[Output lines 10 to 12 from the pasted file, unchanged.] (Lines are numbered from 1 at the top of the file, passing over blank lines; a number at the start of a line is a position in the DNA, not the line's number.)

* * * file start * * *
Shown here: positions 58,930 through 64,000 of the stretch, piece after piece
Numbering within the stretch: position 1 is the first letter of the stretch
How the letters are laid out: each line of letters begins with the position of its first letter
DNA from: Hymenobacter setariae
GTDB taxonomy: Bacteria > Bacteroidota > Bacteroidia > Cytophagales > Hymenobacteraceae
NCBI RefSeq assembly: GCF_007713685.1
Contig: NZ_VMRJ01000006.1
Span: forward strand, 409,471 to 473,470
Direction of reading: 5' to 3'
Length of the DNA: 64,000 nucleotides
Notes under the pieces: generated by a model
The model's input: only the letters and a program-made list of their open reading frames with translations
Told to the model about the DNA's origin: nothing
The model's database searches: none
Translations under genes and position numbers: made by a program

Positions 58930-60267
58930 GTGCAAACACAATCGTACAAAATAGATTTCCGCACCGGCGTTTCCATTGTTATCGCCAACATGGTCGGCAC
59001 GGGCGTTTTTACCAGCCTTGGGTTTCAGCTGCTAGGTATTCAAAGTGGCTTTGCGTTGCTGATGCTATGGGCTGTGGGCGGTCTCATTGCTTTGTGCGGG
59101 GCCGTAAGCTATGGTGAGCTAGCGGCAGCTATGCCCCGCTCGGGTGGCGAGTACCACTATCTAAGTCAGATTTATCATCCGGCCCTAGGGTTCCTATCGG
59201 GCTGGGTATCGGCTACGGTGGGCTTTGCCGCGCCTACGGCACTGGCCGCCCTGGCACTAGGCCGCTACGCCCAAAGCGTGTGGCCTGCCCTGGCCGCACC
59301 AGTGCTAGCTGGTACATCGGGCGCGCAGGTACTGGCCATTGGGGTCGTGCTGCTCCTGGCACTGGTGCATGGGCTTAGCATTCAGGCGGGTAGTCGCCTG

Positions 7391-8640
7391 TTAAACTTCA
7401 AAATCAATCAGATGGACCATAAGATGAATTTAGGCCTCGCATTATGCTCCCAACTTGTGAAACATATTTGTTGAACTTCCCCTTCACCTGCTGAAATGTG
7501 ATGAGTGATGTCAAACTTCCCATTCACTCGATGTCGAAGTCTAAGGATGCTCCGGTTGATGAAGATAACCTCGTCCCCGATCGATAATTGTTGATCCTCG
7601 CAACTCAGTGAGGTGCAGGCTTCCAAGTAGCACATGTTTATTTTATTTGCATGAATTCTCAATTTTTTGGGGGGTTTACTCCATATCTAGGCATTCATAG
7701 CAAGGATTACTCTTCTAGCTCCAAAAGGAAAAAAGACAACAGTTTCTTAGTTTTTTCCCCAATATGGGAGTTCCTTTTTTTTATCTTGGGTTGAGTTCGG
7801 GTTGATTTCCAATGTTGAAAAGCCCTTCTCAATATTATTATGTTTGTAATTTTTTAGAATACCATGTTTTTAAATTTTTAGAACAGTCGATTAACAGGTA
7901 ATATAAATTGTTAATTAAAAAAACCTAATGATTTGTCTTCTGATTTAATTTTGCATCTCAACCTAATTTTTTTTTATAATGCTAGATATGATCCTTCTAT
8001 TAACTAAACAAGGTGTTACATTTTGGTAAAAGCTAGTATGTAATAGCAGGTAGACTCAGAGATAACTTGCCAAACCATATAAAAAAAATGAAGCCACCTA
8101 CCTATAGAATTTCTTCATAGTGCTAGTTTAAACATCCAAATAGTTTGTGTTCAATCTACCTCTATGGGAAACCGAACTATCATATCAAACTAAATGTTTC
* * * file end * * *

Length of the DNA: 64,000 nucleotides
Notes under the pieces: generated by a model
The model's input: only the letters and a program-made list of their open reading frames with translations